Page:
England’s batting lineup is in one way their great weakness – they have barely found a top order since the last series – and also their great strength, because of the tail that they have which has saved them on many an occasion, especially at home.


Try as they might, the selectors still can’t seem to find the right mix and the focus on the World Cup (one which was understandable) means that their top order will include players who must make a quick transition to test match cricket as well as some who have struggled in the test arena.



Rory Burns hasn’t passed 30 in his last six innings. Jason Roy was brilliant in the World Cup but this is a sudden transition to the test game and this will be much harder than facing Ireland. Joe Denly has been in fine form for Kent and made a best score of 69 in the test arena but he is inexperienced and a lot of the responsibility falls on Joe Root to be the anchor of England’s innings. Root is a brilliant batsman but he has top scored only once in England’s last 16 innings and hasn’t won the top series runscorer market in England’s last five series.



He may also be moved upto Number 3 which would be an even bigger challenge and as a whole, the top four can be taken on, Root included.



England’s middle order has often ended up saving them and Ben Stokes and Jos Buttler have often led the charge. Stokes is as able in the test game as he is elsewhere, and since his return to the England side has played a crucial part in their 3-0 series win against Sri Lanka and was the standout resistance in defeat against the West Indies. Stokes averages 38 since the start of 2016 and will either be protected from the new ball or have the chance to pass low targets set by those at the top of the order. 7/1 as a best price he can be top scorer appears to be fine value.




The same comments apply, by and large, to Jos Buttler. Buttler ended the West Indies tour on a high with scored of 56 and 67 in the last test but was superb against Sri Lanka, scoring 35, 38, 34, 64, 64, 16 and 26 and against India last summer he was strong as well, with a best score of 106 also supplemented by 69 in the last test.



Buttler has finished as top scorer twice and runner up twice in England’s last four series and the 9/1 that he can be top scorer is very appealing. Jonny Bairstow is the biggest threat on paper.



Advice – England Top Series Batsman


1.5 pts each/way Ben Stokes (7/1 Bet365)


1 pt each/way Jos Buttler (9/1 MarathonBet , 8/1 general)






Australia have had to do without Cameron Bancroft, David Warner and Tim Paine for their last three test series, but the return of those three gives them a chance in this series. Warner must improve against the moving red ball – he has a top score of just 85 in English tests – but he has had plenty of game-time at least to play recently and will be a threat of sorts.



The biggest threat however, is Steve Smith. The Australian captain can play all conditions and actually was not just the top scorer for the Australians when they last visited but he was the overall top scorer too with 508 runs including scoring a double-century at Lord’s and 143 at The Oval.



He looks a standout contender here but he’s very short and there could be each/way places up for grabs and a couple of lower order batsmen caught the eye. Tim Paine took third in this market when Australia were down under – and Cameron Bancroft, the winner there, was only 18 runs ahead – and the wicketkeeper is surely going to get a lot more playing time in this series if the 2015 series is anything to go by. He’s proven himself against hostile fast bowling attacks and this could be a low scoring market.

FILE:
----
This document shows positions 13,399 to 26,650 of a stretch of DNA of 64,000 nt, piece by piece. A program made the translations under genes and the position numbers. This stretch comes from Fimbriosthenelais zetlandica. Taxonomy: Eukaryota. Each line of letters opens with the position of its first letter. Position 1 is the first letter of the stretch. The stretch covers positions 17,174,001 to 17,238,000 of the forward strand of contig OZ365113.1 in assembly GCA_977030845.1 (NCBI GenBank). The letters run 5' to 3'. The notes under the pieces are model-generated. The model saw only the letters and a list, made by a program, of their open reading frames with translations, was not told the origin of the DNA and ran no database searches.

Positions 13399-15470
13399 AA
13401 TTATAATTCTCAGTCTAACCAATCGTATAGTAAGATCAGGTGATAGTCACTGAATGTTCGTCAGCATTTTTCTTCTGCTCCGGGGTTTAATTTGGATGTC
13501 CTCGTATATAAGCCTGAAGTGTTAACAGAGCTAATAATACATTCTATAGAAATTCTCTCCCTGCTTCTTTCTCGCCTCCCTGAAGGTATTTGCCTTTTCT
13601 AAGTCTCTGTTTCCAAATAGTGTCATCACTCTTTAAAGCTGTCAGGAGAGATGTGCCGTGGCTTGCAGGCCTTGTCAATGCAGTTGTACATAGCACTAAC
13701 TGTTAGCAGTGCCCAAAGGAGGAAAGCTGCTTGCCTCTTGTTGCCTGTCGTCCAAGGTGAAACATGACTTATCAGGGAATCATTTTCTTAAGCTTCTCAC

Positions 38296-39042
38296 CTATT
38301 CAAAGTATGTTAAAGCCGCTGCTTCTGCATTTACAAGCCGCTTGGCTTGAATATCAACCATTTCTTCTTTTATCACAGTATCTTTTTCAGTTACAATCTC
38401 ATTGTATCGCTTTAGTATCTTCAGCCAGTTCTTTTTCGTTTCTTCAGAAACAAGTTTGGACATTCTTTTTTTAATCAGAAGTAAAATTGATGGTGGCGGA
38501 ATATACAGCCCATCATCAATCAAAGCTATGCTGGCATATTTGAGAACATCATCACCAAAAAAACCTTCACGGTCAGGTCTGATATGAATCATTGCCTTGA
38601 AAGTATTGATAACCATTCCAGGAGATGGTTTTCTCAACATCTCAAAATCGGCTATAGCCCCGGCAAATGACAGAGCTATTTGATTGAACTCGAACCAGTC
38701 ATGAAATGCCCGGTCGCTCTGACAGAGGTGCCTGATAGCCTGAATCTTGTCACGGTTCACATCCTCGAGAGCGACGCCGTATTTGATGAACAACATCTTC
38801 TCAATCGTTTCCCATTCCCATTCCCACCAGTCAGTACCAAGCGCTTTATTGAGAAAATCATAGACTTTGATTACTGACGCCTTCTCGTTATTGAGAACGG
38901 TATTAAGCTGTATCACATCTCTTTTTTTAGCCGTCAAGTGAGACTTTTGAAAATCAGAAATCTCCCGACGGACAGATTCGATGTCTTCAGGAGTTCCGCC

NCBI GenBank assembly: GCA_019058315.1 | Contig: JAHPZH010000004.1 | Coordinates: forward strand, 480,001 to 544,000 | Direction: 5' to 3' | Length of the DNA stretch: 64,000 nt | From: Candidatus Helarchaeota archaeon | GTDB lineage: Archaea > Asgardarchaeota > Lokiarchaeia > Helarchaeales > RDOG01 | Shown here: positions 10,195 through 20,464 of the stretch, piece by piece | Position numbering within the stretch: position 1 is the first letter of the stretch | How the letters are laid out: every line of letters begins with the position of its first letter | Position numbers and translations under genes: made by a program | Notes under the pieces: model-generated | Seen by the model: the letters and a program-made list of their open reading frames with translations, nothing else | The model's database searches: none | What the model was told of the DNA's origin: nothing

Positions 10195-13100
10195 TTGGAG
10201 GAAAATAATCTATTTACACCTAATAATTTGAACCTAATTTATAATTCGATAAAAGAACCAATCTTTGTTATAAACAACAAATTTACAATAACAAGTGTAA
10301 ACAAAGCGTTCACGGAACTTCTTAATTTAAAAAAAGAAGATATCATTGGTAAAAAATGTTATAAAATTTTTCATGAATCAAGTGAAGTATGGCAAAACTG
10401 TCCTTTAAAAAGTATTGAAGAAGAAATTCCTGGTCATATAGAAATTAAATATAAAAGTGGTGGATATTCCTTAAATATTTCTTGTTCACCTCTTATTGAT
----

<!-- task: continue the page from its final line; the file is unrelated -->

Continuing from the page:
Matthew Wade will play Number 6 and has scored 50’s in seven of his last nine outings – with that amount of protection from the new ball he could give a tremendous run for his money if he carries his form over.



Advice – Top Australian Series Batsman


1 pt each/way Tim Paine (33/1 Bet365)


1 pt each/way Matthew Wade (33/1 SportingBet, 20’s general)



Overall Top Series Batsman – Advice


2 pts win Steven Smith (7/2 general)

1 pt each/way Ben Stokes (14/1 Betfred)

1 pt each/way Jos Buttler (20/1 MarathonBet, 16/1 general)











This is where things get tasty. The Aussies bring a bowling attack that can match England pound or pound; the key is rotation to keep their three superstars – Mitchell Starc, Pat Cummins, and Josh Hazelwood. Only one of them has been selected for the first test, and that is Pat Cummins, who can take the beating in the overall market.  Cummins took 23 wickets down under and whilst he wasn’t as successful in 2015 but he gets a start on Starc and Hazlewood and his other form is just incredible. Cummins took 22 wickets in South Africa – the best form comparison in tests for this – and 28 wickets combined in the subsequent series against India and Sri Lanka. With an average of 58 wickets at an average of 18.77 since the start of 2018, he will take the beating even with James Pattinson, Nathan Lyon and Peter Siddle for company.



Advice – Top Australia Bowler


4 pts Pat Cummins (9/4 Hills)









Joe Root is blessed with bowling options in what’s an extremely tight heat. The three to concentrate on in English conditions are Chris Woakes, Stuart Broad, and James Anderson. Broad and Anderson have won the last three series played on quick pitches – Jack Leach and Moeen Ali dominated in Sri Lanka and then the West Indies – and of those two Anderson does have two wins in this market, but at 2/1 he is very short.



Anderson’s calf injury is a worry despite the fact he starts the first test and Stuart Broad, who was the top wicket-taker in the 2013/14 and 2015 series, could be the value. Chris Woakes, who has 60 wickets in 15 Tests at an average of 21.85 in England, is the big threat and worth backing for top innings wicket-taker honours when he’s





Advice – Top England Bowler


1 pt Stuart Broad (4/1 general)




Advice – Top Series Bowler



2 pts Pat Cummins (4/1 SkyBet)


1 pt Stuart Broad (8/1 Betfred)